He Knows Kung Fu…And Directing: Man of Tai Chi Review

man-of-tai-chi (aintitcool)
(Photo: aintitcool)

I remember when I was younger, I used to love watching kung-fu movies. This was back when even Jackie Chan’s American movies received generally fair praise and the name Bruce Lee was a familiar one. But as of late, it seems like with the exception of “Ip Man” and it’s sequel, there haven’t really been any noteworthy kung-fu movies (and before you ask, no. I have not seen “The Raid” yet). But not too long ago, Keanu Reeves, a person most will only know from “The Matrix” series directed his first movie, “Man of Tai Chi.” Having recently watched it, I felt compelled to sum up my feelings towards it because it reignited my love of kung-fu cinema.

The story is intriguing. It follows Tiger Chen, the last student of his Tai Chi temple who is trying to preserve his temple, and find his true self while getting caught up in the Chinese equivalent of Fight Club only this one is run by Mr. Reeves and not Brad Pitt. The movie takes a very philosophical approach and it raises some good questions, even if not all of them are original. If I were to judge the movie in parts I’d say the beginning is great followed by an equally good middle, and concluded with a so-so third act.

The actors seem to give it there all, both while in combat and during their dialogue scenes. This also goes hand in hand with some (mostly) good writing. Tiger had me convinced this was his life and not just some movie and Keanu…is Keanu. Yeah I’ve always loved him and felt like his performance lived up to his past ones but I’m aware that many don’t appreciate his brand of acting. For those people, I’d say that this probably isn’t the movie for you. That being said, things are a little different as we see him don the role of the villain in place of the hero he’s traditionally cast as. Tiger’s sensei does a good job and most of the other actors do well enough so unless you’re not a fan of Reeves you shouldn’t have much a problem with the acting.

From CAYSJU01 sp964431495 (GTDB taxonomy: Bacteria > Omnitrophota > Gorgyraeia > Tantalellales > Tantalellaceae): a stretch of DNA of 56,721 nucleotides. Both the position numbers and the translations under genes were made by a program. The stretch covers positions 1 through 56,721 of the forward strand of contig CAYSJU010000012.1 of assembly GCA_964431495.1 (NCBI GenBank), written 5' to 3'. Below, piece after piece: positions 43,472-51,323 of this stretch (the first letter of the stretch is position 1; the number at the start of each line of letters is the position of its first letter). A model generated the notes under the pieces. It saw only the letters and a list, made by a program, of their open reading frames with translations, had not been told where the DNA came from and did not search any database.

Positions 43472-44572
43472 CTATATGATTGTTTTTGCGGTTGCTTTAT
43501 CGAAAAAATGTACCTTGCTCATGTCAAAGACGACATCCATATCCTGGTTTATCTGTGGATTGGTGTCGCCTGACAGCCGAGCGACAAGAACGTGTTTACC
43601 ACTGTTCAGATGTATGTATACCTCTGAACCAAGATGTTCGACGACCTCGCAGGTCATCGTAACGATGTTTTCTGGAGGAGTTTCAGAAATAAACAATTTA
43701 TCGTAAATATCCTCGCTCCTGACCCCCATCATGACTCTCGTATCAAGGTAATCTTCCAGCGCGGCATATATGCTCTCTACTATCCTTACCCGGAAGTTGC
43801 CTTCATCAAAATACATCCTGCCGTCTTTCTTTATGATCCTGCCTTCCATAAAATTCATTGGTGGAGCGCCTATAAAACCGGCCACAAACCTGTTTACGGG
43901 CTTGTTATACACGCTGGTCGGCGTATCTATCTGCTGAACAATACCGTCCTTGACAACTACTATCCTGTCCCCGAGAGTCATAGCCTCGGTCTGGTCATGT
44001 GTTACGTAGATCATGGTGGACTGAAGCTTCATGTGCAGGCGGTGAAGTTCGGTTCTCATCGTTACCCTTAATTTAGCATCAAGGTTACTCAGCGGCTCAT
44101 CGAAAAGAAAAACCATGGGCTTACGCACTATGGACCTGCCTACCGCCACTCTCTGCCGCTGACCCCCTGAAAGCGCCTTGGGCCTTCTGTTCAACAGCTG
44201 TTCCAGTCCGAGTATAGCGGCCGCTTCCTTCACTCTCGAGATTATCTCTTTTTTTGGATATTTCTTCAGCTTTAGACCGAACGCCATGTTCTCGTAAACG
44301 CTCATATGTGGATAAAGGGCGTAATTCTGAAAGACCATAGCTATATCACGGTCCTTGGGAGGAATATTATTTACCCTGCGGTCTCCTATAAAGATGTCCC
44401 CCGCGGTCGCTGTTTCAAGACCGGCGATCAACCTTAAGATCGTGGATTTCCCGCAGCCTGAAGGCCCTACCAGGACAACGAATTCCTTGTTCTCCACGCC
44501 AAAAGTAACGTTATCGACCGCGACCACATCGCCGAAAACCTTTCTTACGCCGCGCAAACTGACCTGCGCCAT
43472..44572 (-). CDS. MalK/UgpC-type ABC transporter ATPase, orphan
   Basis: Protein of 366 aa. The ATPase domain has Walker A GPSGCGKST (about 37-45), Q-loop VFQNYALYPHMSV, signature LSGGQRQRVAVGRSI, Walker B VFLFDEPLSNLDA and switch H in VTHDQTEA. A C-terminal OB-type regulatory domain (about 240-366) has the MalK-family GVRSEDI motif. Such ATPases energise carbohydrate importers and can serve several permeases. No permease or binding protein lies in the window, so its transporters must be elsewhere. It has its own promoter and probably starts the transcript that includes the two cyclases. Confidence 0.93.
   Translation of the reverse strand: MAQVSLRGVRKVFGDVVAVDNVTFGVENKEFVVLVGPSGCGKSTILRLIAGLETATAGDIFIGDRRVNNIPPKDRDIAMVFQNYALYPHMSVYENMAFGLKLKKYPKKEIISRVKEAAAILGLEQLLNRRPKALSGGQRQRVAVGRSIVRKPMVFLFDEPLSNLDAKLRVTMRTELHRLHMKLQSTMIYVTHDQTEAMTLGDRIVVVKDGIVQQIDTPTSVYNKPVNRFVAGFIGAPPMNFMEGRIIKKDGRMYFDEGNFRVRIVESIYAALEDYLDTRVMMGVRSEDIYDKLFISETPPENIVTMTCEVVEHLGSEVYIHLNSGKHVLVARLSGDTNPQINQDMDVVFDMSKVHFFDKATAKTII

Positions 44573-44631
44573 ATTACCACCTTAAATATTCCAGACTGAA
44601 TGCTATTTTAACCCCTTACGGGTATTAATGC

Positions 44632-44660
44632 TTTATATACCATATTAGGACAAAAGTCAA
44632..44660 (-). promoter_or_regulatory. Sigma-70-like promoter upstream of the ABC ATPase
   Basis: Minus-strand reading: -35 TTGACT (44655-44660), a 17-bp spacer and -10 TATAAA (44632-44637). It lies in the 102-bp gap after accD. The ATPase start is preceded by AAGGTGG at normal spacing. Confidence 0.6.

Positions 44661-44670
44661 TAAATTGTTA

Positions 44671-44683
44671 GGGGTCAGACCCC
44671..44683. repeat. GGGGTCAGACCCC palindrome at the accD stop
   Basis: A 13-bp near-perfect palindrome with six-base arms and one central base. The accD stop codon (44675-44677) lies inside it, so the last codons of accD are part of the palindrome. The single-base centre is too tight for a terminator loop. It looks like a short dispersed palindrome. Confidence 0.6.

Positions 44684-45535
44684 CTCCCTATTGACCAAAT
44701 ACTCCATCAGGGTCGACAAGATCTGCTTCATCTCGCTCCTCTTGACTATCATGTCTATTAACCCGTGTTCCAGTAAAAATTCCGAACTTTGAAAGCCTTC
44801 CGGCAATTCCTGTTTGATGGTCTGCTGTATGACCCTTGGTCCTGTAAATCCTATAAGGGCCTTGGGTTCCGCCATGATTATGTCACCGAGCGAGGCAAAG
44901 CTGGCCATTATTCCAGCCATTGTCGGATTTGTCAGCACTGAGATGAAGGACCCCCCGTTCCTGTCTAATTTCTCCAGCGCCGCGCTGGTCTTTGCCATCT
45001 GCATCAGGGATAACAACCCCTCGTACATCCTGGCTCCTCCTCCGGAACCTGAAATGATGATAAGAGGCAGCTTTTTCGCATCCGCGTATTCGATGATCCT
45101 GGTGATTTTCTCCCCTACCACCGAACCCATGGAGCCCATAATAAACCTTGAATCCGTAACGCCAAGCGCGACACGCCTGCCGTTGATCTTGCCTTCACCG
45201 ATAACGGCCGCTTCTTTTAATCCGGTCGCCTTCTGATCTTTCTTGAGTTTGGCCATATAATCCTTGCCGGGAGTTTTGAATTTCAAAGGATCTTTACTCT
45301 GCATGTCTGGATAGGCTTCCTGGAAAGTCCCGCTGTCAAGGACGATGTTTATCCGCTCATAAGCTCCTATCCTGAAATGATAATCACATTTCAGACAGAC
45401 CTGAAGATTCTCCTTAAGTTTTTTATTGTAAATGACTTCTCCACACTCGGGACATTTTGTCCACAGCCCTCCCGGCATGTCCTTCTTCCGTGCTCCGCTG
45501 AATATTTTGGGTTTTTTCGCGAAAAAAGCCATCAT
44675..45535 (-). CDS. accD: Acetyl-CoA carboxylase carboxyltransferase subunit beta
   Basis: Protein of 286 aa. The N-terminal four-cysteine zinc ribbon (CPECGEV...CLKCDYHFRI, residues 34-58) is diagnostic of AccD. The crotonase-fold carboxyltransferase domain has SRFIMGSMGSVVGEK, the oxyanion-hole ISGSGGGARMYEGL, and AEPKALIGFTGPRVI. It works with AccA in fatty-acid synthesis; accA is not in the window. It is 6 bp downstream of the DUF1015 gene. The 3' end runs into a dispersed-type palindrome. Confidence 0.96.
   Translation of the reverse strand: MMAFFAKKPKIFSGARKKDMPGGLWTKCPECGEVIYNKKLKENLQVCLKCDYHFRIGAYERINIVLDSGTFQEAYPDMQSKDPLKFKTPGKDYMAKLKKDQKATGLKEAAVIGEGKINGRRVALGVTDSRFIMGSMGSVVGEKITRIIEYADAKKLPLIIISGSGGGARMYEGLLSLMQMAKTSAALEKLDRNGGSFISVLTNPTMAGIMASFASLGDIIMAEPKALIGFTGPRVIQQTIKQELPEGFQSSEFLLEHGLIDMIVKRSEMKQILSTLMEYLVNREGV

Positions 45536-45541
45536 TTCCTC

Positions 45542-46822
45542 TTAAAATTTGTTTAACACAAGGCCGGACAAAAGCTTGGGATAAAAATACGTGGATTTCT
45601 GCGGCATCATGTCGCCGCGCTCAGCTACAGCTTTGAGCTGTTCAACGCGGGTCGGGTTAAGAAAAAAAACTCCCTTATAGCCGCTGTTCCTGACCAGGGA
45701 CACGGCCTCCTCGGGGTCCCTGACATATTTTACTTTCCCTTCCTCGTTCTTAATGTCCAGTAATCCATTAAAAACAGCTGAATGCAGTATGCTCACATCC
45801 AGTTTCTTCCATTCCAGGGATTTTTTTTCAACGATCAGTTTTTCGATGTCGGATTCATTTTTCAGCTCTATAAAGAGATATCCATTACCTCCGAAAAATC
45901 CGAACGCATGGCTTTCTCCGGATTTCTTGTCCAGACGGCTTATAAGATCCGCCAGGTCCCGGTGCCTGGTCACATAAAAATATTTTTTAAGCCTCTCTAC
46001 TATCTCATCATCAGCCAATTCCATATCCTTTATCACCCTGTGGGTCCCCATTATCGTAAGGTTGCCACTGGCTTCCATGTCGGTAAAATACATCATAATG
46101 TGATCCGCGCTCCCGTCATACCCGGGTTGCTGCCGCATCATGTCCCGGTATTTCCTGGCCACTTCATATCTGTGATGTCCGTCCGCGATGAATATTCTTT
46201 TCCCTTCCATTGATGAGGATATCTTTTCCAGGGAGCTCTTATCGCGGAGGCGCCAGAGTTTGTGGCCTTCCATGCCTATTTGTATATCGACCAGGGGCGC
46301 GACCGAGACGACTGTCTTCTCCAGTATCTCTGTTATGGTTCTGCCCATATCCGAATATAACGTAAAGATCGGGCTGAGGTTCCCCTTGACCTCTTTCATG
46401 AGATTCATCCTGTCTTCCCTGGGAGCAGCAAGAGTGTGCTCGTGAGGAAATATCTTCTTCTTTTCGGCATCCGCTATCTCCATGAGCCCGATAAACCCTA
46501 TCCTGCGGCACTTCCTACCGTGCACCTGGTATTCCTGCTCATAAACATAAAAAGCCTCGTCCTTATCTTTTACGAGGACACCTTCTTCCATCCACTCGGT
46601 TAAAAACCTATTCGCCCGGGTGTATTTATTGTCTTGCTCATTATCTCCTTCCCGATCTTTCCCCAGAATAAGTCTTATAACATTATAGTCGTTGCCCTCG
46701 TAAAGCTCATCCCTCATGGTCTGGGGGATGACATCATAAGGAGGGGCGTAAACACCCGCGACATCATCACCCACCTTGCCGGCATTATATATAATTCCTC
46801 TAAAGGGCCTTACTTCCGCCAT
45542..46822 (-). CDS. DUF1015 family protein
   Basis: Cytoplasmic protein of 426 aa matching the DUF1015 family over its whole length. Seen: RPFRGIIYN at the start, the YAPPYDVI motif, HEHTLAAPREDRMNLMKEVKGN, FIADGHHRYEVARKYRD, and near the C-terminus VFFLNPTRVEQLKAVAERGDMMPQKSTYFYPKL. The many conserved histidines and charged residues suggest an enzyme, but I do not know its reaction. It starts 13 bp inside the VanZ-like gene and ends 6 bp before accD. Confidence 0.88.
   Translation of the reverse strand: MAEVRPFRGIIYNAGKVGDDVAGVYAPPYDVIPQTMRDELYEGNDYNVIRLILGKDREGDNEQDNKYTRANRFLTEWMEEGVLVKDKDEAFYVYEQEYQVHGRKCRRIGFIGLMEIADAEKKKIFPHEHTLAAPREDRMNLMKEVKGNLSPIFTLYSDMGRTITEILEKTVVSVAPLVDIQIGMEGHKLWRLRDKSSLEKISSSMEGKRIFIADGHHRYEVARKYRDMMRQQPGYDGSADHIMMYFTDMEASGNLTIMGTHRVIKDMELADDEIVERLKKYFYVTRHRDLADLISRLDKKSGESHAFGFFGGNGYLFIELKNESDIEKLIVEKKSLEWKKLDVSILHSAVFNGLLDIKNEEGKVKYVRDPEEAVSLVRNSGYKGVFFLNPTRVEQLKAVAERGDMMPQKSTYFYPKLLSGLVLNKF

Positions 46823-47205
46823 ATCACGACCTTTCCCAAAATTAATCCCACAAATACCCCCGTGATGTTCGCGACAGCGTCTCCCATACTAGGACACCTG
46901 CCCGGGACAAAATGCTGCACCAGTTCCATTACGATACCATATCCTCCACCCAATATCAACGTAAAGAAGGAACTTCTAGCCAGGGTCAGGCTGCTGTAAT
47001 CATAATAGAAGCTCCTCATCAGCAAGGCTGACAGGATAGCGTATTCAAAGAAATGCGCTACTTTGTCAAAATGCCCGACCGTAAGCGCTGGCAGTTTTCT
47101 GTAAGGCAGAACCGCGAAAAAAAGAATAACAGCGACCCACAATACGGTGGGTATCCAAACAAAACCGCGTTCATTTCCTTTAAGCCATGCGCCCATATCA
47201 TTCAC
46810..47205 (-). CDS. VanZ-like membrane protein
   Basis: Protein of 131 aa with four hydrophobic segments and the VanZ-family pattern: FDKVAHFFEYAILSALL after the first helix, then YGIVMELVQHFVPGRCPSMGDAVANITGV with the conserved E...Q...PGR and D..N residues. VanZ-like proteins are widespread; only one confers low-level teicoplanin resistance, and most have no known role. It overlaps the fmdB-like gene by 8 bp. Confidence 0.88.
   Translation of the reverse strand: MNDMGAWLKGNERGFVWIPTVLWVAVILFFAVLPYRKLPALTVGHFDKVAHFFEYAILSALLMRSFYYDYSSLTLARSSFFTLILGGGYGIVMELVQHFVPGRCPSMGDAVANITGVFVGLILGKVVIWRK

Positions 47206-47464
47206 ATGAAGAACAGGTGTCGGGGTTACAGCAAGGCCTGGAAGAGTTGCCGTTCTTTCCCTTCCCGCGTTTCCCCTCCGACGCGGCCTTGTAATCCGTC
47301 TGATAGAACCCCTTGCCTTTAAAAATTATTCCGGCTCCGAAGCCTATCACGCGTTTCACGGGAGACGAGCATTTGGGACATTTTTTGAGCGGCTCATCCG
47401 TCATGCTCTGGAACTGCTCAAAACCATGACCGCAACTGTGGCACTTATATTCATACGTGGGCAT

“Man of Tai Chi” easily excels in the fight scenes. Whether it’s a respectable tournament fight or a brutal go for the throat underground brawl, each is unique and offers plenty of entertainment value. They all manage to be flashy enough to the point of wonder but not too flashy to the point where it all feels too fake and that’s a difficult feat to accomplish. All of this is complimented by some surprisingly good directing from Keanu. This in turn is aided by some great editing. If you’re the kind of person who tires of the poorly-shot American action movies where the camera is far too close to the action and the editing is rapid and ends up obscuring the choreography then this is your movie. Not once did I have trouble understanding what was going on during the fight scenes and as such, I was able to fully appreciate all the fantastic choreography on display.

There are a few minor problems in the film. As I said earlier, near the end, some plot specific choices, which I will not spoil for you, made the movie drag on for a little bit. There were also a couple moments that just felt odd. Like the normally good dialogue got a tad cheesy or the plot took a less interesting turn.

In the end, none of “Man of Tai Chi”’s issues kept me from enjoying what Keanu Reeves’ directorial debut had in store for the viewer. Not many directors have a first film that shows such a promising career, especially considering this is an actor turned director but still also an actor! I’m really curious to see what he’ll do next but until then, I guess I’ll just have to wait for the next big Keanu action film, “47 Ronin.” December can’t come any sooner.

“Man of Tai Chi” gets an 8/10